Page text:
In his July 5 column about Modesto's Neighborhood Stabilization Program, Jeff Jardine stated that the grand jury was wrong in its criticism of Councilman Dave Lopez.
Jardine said "blame the messenger" is alive and well in Modesto, and alleges a certain mind-set exists among the members of the civil grand jury to "hush up" political information.
A grand jury is a group of volunteers who are first screened by the presiding judge of the Superior Court in the county. The names of those who pass the screening are put into a hat and drawn to determine who will serve on the grand jury, along with several alternates who will serve should anyone in the first group have to drop out. They are sworn in to serve for one year.
They are not employees of the county. Rather they are unpaid volunteers receiving only reimbursement for their mileage and a very small stipend for each meeting to cover expenses. The grand jury is an arm of the Superior Court and not at all a political body.
The grand jury has two basic functions:
To investigate complaints of misconduct against public officials and render recommendations pursuant to Penal Code section 922 and Government Code section 3060 et seq., and
To be the public's watchdog by investigating and reporting on the affairs of local government agencies pursuant to Penal Code sections 919, 925, et. seq.
Jury members immediately receive extensive training in all aspects of investigation, research, witness interviewing and report writing. They are also taught to triangulate all evidence (use more than one method to determine the validity of the evidence).
They break into committees, each to investigate a different type of complaint. They receive complaints from myriad places regarding public entities. They also have the ability to open an inquiry themselves if they become aware of a happening that needs investigating. They also are charged with inspecting public entities such as jails.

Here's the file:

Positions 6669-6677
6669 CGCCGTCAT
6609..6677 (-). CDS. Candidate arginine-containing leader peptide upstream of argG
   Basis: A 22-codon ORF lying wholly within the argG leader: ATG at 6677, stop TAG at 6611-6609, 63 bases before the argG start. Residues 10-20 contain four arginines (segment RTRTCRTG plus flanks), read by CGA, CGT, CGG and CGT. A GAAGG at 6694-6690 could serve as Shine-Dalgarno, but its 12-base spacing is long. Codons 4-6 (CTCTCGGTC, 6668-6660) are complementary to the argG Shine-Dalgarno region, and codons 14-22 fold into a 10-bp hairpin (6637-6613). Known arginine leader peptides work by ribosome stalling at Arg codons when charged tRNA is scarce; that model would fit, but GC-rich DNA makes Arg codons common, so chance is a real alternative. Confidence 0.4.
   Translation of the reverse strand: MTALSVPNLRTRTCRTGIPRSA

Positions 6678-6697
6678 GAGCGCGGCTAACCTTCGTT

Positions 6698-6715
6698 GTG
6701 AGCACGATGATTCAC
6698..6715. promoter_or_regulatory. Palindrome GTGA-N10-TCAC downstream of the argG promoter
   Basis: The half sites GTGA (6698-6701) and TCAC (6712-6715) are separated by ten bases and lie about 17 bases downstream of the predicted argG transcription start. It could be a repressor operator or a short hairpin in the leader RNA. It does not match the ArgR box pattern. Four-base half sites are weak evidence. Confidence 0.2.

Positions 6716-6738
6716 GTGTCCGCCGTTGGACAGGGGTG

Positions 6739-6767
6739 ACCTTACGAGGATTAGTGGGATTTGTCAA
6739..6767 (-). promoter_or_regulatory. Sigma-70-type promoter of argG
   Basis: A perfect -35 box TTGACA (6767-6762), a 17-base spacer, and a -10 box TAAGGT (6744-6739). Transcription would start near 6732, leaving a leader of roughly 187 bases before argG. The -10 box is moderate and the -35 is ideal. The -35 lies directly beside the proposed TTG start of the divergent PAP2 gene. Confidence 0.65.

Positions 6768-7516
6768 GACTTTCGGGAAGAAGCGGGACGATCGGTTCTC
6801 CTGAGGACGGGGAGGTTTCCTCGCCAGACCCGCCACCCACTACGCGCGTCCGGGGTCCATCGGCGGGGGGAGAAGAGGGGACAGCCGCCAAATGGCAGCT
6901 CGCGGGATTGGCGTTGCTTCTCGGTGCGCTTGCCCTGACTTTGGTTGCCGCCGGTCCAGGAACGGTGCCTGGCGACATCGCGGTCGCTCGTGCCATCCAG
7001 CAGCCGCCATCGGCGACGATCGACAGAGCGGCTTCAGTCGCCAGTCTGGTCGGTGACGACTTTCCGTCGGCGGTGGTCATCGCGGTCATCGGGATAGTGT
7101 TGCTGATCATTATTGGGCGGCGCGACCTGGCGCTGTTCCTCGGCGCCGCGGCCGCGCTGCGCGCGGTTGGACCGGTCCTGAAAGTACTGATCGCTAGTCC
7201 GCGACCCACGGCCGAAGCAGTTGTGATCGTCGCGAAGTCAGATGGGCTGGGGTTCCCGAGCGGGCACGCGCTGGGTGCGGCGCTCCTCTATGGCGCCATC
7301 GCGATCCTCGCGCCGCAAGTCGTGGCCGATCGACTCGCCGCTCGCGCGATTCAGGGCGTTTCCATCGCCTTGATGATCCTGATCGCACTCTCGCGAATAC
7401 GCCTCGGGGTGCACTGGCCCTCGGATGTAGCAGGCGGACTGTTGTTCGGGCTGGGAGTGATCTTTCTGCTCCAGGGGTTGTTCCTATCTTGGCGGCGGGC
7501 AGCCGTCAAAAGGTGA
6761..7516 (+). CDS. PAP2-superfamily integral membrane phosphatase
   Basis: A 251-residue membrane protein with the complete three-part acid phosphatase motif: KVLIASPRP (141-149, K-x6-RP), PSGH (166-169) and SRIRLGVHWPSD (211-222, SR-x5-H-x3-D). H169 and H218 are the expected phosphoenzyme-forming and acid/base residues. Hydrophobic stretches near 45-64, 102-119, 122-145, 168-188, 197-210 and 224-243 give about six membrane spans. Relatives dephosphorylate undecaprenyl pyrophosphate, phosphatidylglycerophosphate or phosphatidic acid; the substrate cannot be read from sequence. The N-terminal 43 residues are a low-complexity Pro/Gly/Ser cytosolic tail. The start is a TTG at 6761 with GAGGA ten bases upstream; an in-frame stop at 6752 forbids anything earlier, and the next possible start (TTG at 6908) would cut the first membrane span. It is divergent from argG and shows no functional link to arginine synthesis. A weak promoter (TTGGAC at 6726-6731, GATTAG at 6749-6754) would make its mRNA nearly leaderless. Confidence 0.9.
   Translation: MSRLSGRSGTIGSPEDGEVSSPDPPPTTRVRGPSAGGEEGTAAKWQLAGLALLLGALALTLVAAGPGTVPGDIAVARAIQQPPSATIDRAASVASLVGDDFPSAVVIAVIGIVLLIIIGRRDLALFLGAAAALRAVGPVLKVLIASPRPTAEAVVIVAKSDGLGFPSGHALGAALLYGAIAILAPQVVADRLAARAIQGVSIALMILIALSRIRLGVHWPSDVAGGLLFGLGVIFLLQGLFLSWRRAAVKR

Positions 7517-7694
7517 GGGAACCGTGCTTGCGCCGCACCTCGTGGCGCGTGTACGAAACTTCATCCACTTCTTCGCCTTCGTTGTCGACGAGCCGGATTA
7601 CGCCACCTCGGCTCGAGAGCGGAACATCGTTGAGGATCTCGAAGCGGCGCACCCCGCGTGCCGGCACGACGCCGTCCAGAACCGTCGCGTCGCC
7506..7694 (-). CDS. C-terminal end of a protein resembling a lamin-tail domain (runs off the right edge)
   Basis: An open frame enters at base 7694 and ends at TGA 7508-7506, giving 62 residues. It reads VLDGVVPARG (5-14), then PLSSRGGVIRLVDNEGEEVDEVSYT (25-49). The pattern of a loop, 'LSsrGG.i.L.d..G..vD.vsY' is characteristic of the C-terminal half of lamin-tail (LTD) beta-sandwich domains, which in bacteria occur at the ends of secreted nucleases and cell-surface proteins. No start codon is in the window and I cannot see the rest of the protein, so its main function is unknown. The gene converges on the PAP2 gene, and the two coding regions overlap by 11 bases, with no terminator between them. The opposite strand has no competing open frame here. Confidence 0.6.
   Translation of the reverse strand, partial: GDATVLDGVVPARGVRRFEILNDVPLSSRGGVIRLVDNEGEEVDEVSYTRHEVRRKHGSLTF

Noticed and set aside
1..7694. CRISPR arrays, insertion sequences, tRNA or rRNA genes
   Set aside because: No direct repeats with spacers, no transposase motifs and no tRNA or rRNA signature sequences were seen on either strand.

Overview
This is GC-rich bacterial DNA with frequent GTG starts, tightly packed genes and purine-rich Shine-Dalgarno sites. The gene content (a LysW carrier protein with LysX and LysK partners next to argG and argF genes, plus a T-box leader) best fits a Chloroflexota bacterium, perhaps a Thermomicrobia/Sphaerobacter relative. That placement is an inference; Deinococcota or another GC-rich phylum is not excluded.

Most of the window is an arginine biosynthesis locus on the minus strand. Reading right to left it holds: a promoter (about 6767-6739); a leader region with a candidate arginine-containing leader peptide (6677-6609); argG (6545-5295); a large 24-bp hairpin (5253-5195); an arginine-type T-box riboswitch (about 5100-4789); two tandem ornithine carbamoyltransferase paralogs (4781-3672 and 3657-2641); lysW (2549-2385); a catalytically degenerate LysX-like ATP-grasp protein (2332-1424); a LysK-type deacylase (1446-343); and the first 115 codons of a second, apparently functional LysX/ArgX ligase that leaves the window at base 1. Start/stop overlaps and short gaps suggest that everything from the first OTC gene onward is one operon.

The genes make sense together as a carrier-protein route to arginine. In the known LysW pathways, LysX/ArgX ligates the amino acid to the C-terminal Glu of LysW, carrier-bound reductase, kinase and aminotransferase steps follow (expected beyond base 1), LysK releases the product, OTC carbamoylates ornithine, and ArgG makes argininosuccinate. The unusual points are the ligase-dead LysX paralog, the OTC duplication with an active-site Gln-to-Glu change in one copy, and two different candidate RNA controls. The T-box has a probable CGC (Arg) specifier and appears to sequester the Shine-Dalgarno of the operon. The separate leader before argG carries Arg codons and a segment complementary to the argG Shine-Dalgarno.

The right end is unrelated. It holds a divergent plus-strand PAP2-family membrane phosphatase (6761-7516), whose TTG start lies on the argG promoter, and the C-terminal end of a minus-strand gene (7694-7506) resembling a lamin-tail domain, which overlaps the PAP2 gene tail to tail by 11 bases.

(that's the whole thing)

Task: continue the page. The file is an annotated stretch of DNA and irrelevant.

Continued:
Once a complaint is received or an inquiry is opened, it is assigned to the appropriate committee. Not all complaints are pursued. Some lack merit. The complainant is notified of the decision not to pursue.
When the allegations have merit, extensive research commences and witnesses are interviewed. The information is received from research, all aspects of the inquiry are researched and all participants in the alleged complaint are investigated. The investigation and witnesses interviews are confidential and do not leave the grand jury room, ever.
Jury members have access to legal advisers such as county counsel, district attorney, Attorney General and the presiding judge as resources, along with the law.
When all research is completed, all witnesses have been interviewed and all evidence has been triangulated, a report is written. The report sets forth the evidence and makes recommendations based on that evidence to the public agency that is the subject of the report.
It is not unusual to have a number of recommendations in a report, as in the case Jardine references. The report is then presented to the entire grand jury, where all members have the opportunity to ask questions and offer suggestions.
When the report is approved by a supermajority of the grand jury, it is presented to the presiding judge for approval and/or suggestions.
After the report is approved by the presiding judge, it is either released at that time, or held to be included in the final report of the grand jury at the end of the term. A copy is sent to the public agency for an answer at that time.
Jardine alleged a certain mind-set in his column. A mind-set, other than getting to the truth, does not exist in a grand jury. When an inquiry is opened, the grand jury members just follow the evidence.
Morad is president of the Stanislaus County Chapter of the California Grand Jurors' Association whose members are former civil grand jurors. No members are on the sitting grand jury.